William Franklin Whittier, a railroad magnate, built this 30-room mansion in 1894 as a gift to his wife. Unfortunately, she was never able to live in it as she died in a carriage accident before it was completed. He died in the home years later of natural causes, and his son Billy, known for being a slacker and very into partying, sold it in the 1930s to the German Reich. It operated as the German Consulate from 1938 to 1941, when it is alleged that it housed German spies. It was seized by the U.S. Alien Property Custodian in 1941 due to WWII, used by the California Historical Society as their headquarters for a short time, and is now a private residence once again. And though one doesn’t necessarily need to begrudge anyone who wants to live in a home with over 30 rooms, just in case one does, they can take satisfaction in knowing that the home has been said to be haunted by all sorts of ghosts. Some say it’s the German spies. Some say it is Billy who haunts the wine cellar, hoping to get his hands on just one more bottle of wine, and perhaps saddest of all, some say they have seen a shadowy figure who is thought to be the ghost of William Whittier, still waiting for his wife to join him in the house she was never able to call home.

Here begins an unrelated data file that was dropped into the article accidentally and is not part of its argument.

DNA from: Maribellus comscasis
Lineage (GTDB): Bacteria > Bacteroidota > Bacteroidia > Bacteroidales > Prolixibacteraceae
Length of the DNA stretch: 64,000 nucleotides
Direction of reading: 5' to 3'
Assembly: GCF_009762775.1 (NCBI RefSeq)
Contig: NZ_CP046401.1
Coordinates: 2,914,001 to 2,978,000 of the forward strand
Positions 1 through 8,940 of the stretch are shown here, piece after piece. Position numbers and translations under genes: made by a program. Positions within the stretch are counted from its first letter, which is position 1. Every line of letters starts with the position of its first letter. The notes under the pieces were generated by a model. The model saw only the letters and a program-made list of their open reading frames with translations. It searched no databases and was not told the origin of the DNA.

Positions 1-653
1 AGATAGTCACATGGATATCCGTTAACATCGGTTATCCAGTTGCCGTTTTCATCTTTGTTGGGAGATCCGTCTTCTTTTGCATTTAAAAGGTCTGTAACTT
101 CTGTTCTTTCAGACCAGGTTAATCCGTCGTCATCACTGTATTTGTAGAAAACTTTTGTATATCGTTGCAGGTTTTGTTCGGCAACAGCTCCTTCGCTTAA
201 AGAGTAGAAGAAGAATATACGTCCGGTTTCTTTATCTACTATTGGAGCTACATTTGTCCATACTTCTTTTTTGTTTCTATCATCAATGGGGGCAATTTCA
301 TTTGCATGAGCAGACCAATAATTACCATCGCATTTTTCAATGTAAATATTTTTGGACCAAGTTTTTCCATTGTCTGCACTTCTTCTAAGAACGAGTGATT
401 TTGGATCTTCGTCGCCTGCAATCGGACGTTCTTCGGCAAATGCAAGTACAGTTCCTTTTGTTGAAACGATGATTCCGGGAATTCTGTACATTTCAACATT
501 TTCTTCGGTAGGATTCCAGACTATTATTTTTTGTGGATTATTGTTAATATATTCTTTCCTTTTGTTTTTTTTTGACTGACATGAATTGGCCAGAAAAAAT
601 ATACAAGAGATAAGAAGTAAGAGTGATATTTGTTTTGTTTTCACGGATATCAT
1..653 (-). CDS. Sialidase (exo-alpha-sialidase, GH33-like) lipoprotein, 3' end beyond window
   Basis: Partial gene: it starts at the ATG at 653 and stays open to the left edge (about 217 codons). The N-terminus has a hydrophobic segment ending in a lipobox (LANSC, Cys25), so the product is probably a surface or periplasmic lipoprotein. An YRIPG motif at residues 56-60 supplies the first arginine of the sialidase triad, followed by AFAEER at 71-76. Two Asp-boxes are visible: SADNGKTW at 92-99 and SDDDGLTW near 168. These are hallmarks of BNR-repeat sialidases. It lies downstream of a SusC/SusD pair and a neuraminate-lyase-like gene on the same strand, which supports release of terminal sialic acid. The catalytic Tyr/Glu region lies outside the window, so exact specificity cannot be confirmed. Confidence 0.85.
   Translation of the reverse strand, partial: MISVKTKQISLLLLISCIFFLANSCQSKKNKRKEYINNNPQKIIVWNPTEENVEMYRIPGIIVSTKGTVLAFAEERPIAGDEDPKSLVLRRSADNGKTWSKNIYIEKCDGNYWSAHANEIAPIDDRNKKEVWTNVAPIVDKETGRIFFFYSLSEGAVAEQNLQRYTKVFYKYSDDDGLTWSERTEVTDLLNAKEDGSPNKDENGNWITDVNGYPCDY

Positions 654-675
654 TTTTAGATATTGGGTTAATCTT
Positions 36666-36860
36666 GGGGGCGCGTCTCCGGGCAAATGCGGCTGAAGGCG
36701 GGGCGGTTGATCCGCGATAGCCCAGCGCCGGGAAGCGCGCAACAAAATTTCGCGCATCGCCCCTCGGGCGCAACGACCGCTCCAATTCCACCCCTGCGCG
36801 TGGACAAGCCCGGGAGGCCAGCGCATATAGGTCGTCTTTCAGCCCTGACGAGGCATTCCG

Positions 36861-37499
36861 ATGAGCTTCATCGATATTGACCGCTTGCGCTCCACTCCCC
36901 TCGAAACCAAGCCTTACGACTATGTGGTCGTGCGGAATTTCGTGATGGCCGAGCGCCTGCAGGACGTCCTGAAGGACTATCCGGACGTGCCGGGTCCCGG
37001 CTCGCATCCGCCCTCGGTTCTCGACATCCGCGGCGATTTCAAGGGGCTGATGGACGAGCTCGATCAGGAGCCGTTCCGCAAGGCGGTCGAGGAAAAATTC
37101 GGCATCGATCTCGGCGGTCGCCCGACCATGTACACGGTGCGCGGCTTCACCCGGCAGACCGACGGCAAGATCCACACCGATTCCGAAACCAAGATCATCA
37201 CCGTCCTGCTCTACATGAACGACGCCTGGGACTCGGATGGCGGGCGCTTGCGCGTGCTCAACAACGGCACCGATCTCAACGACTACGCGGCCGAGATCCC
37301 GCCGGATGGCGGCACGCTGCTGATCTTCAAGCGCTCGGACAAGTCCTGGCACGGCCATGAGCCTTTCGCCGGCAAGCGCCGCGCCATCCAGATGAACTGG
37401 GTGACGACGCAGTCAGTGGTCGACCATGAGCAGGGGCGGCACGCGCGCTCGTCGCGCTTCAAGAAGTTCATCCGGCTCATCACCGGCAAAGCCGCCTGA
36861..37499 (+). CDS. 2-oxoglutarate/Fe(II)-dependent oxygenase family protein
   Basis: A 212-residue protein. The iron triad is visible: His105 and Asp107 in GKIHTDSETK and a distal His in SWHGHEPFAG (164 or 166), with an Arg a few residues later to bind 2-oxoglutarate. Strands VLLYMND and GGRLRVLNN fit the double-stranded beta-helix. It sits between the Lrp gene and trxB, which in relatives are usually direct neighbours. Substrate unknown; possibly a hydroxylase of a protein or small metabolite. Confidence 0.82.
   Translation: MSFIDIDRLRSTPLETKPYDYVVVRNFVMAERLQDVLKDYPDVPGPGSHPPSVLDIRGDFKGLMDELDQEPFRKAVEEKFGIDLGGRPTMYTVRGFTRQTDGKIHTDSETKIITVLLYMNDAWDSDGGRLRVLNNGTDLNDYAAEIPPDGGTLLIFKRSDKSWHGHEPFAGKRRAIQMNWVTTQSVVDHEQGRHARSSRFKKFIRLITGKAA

1990 California St

  • Moss Creek Distillery, Moss Creek:

    Moss Creek is located on the coast a few miles south of San Francisco. According to the ghostly legend of “The Blue Lady” in 1912 a beautiful, young woman met by chance a handsome, dangerous man and fell in love with him. This dapper ladies’ man was reportedly a piano player in the bar. The young woman, who would always dress in blue, was already married to another but her unsuspecting husband never knew of the illicit affair. She made many trips to the restaurant to be with her lover. The beautiful lady in blue was killed while walking on the beach below the restaurant with her lover. The couple were assaulted on the beach where they both sustained serious injuries. The Lady in Blue succumbed to her injuries before help could arrive but her lover ended up surviving. Visitors have reported seeing many telltale signs of the Lady in Blue, from ghostly blue apparitions to swinging lamps and stacked glasses. Some say she is still trying to recapture the romance and excitement of her love affair to this day. The distillery has had many strange occurrences and has even been featured on Unsolved Mysteries and Ghost Hunters.

    140 Beach Way, Moss Beach, CA 94038